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A Business Process ( I )



Definitions

A business process or business method is a collection of related, structured activities or tasks that produce a specific service or product (serve a particular goal) for a particular customer or customers. It often can be visualized with a flowchart as a sequence of activities.
There are three types of business processes:

Overview

1. Management processes, the processes that govern the operation of a system. Typical management processes include "Corporate Governance" and "Strategic Management".
2. Operational processes, processes that constitute the core business and create the primary value stream. Typical operational processes are Purchasing, Manufacturing, Marketing and Sales.
3. Supporting processes, which support the core processes. Examples include Accounting, Recruitment, Technical support.

A business process begins with a customer’s need and ends with a customer’s need fulfillment. Process oriented organizations break down the barriers of structural departments and try to avoid functional silos.

A business process can be decomposed into several sub-processes, which have their own attributes, but also contribute to achieving the goal of the super-process. The analysis of business processes typically includes the mapping of processes and sub-processes down to activity level.

Business Processes are designed to add value for the customer and should not include unnecessary activities. The outcome of a well designed business process is increased effectiveness (value for the customer) and increased efficiency (less costs for the company).

Business Processes can be modeled through a large number of methods and techniques. For instance, the Business Process Modeling Notation is a Business Process Modeling technique that can be used for drawing business processes in a workflow.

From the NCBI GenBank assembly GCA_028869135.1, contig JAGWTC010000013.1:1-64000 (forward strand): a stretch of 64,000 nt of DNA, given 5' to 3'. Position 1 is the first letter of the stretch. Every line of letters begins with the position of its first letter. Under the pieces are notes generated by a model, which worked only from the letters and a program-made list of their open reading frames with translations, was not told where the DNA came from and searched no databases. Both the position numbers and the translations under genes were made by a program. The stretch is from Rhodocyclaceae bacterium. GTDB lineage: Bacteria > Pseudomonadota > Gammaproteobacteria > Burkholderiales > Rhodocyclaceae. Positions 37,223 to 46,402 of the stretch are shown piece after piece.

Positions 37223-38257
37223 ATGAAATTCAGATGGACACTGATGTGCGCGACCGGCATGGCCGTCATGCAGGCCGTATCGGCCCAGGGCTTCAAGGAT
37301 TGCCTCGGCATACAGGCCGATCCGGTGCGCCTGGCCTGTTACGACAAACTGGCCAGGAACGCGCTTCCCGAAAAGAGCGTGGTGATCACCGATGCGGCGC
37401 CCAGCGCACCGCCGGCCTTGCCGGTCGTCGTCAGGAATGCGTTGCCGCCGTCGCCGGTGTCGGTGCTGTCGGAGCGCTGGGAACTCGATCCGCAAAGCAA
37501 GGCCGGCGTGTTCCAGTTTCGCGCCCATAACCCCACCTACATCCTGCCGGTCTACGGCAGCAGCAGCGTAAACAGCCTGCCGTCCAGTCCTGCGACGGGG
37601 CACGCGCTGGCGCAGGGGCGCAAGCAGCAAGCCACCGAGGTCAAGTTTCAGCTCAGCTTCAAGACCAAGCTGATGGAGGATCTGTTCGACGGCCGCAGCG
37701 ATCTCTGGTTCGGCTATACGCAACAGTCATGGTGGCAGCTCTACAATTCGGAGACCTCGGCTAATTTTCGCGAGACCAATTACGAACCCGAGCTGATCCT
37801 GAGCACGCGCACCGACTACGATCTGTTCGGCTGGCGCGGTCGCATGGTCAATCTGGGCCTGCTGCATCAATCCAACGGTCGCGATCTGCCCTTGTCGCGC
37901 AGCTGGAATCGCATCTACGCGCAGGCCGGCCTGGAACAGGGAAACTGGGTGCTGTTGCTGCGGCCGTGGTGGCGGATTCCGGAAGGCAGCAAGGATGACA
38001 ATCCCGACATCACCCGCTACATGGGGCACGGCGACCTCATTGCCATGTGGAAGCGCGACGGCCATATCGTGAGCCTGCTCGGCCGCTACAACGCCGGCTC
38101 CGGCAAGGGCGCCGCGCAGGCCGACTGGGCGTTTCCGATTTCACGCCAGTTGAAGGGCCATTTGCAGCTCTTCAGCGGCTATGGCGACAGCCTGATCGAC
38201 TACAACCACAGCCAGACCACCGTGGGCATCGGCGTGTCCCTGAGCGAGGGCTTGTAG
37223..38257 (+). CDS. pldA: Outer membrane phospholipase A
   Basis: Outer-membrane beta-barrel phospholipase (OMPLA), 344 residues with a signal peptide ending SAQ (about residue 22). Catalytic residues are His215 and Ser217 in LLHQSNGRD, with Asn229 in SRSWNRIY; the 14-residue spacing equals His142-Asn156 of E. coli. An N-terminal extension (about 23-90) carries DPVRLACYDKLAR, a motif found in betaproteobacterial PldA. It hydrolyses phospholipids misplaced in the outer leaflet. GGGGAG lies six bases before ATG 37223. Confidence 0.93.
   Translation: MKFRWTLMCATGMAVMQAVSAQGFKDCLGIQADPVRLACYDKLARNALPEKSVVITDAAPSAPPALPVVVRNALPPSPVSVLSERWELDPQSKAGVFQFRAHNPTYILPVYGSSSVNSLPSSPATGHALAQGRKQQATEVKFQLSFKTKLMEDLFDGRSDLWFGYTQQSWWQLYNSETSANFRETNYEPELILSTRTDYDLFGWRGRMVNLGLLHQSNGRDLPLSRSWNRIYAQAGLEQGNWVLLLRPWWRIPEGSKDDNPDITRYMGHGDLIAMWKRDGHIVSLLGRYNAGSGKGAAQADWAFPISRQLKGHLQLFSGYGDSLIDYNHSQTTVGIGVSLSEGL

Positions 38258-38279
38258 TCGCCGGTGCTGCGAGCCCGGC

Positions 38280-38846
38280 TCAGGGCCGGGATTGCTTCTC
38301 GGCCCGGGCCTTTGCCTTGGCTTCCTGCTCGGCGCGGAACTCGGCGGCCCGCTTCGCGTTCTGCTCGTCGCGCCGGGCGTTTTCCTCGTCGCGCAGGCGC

History

Adam Smith
One of the first people to describe processes was Adam Smith in his famous (1776) example of a pin factory. Inspired by an article in Diderot's Encyclop├ędie, Smith described the production of a pin in the following way:

”One man draws out the wire, another straights it, a third cuts it, a fourth points it, a fifth grinds it at the top for receiving the head: to make the head requires two or three distinct operations: to put it on is a particular business, to whiten the pins is another ... and the important business of making a pin is, in this manner, divided into about eighteen distinct operations, which in some manufactories are all performed by distinct hands, though in others the same man will sometime perform two or three of them.”

Smith also first recognized how the output could be increased through the use of labor division. Previously, in a society where production was dominated by handcrafted goods, one man would perform all the activities required during the production process, while Smith described how the work was divided into a set of simple tasks, which would be performed by specialized workers. The result of labor division in Smith’s example resulted in productivity increasing by 24,000 percent (sic), i.e. that the same number of workers made 240 times as many pins as they had been producing before the introduction of labor division.

It is worth noting that Smith did not advocate labor division at any price and per se. The appropriate level of task division was defined through experimental design of the production process. In contrast to Smith's view which was limited to the same functional domain and comprised activities that are in direct sequence in the manufacturing process, today's process concept includes cross-functionality as an important characteristic. Following his ideas the division of labor was adopted widely, while the integration of tasks into functional, or cross-functional, process was not considered as an alternative option until much later.
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